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Two years on, the National Service Framework (NSF) for coronary heart disease (CHD) in the UK has improved health outcomes, with lower mortality and more uniform and timely treatment, a retrospective before and after review in two London hospitals has shown. Setting clear, unambiguous targets within regularly audited guidelines can benefit care, say the study’s authors.
Significant improvements directly related to the intervention in patients with acute coronary syndromes or myocardial infarction were lower mortality—falling by a third after the NSF was implemented in April 2000—and fewer patients with Q wave myocardial infarction and left ventricular failure; also more eligible patients received thrombolysis and sooner. However, increased use of ACE inhibitors and more referrals for revascularisation might be attributable to other guidelines, and use of β blockers and statins increased in line with existing trends. The two patient groups were similar demographically, and the NSF was the only variable to account for the findings.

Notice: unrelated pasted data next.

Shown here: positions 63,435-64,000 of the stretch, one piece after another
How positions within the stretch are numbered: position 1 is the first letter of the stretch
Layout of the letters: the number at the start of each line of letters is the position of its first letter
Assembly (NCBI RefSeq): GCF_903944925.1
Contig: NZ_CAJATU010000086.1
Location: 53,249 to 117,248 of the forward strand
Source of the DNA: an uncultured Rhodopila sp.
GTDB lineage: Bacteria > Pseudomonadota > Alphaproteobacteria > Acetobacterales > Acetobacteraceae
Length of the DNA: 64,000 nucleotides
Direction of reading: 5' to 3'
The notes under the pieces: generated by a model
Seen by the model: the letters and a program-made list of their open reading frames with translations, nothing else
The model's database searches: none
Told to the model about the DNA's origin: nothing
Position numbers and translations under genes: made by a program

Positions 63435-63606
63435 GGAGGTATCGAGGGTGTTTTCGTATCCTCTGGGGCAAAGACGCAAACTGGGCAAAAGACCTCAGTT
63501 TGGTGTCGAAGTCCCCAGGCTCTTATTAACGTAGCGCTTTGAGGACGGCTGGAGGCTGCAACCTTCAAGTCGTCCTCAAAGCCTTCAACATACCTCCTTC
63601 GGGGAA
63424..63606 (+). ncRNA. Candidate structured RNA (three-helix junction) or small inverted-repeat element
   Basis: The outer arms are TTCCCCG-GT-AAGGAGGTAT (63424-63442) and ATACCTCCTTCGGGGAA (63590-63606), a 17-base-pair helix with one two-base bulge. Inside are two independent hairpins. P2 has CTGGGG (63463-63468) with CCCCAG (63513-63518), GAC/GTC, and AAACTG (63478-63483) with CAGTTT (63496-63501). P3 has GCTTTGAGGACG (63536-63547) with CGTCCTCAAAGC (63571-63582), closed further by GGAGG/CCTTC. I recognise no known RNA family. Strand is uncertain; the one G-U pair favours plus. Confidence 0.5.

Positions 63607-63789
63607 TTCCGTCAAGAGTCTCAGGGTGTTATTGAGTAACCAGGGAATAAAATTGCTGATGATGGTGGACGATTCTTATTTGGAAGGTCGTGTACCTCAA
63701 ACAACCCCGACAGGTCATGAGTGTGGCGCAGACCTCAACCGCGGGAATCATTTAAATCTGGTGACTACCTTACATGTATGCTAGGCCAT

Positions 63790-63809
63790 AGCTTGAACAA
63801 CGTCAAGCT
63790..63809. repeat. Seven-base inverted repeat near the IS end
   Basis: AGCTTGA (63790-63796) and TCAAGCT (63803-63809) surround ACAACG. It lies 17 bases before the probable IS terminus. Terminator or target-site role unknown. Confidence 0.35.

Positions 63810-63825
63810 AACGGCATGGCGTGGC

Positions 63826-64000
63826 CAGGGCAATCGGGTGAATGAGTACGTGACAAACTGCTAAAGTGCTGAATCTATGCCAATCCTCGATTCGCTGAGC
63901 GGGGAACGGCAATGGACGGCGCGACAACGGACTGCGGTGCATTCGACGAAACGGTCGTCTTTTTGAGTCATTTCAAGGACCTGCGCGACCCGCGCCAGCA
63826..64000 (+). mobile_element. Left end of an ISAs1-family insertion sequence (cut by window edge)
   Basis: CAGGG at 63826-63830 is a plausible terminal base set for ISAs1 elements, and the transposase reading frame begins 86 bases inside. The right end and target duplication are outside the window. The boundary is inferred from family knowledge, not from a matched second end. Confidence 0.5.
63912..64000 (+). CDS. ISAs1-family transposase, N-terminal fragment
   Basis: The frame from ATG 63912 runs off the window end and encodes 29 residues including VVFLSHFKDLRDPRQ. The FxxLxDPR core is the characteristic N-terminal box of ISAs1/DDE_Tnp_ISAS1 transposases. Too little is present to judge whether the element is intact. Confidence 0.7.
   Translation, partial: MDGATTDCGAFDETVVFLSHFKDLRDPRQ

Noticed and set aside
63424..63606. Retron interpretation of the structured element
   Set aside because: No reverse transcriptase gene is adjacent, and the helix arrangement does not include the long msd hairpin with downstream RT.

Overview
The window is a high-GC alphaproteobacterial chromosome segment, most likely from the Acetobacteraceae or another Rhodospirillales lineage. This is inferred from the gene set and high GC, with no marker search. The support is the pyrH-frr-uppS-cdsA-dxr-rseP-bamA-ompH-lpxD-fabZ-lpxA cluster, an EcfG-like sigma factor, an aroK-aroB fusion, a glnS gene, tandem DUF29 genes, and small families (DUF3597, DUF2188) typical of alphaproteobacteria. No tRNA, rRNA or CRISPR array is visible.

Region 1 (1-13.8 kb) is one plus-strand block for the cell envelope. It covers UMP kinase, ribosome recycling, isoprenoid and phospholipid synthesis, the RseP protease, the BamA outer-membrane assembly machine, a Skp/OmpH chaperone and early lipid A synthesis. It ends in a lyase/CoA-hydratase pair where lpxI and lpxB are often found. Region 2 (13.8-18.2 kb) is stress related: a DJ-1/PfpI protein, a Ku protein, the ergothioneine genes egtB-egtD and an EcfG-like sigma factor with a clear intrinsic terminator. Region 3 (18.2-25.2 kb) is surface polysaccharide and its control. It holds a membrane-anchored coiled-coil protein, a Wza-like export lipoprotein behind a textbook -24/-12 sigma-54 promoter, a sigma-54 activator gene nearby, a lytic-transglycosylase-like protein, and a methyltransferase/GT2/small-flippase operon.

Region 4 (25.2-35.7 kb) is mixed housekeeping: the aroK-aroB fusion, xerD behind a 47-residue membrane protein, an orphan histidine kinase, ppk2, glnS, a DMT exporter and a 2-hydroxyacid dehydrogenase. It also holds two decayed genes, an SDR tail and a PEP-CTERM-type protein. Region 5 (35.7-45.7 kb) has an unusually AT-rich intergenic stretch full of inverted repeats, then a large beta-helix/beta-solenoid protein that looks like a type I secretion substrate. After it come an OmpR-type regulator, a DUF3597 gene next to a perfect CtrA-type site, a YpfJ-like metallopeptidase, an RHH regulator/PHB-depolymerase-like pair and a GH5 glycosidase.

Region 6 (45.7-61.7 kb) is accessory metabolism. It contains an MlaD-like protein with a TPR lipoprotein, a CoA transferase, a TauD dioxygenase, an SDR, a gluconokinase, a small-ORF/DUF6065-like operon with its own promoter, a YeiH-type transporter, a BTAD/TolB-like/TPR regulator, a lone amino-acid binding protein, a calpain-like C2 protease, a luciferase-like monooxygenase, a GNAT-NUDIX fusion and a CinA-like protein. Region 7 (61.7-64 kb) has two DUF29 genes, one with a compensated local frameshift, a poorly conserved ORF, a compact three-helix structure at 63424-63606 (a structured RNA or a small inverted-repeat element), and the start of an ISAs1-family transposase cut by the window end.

The review compared patients in the coronary care units of the east end London hospitals which serve 700 000 people and where a database, set up in 1998, charts treatment and outcomes of all admissions with acute coronary diagnoses. During 1998–2002, 1993 patients in the 27 months before the NSF was implemented were compared with 1378 patients 21 months after.
The NSF was introduced by the government in March 2000 to curb deaths from CHD by 40% over 10 years and to end regional variation in treatment—or “postcode prescribing.”
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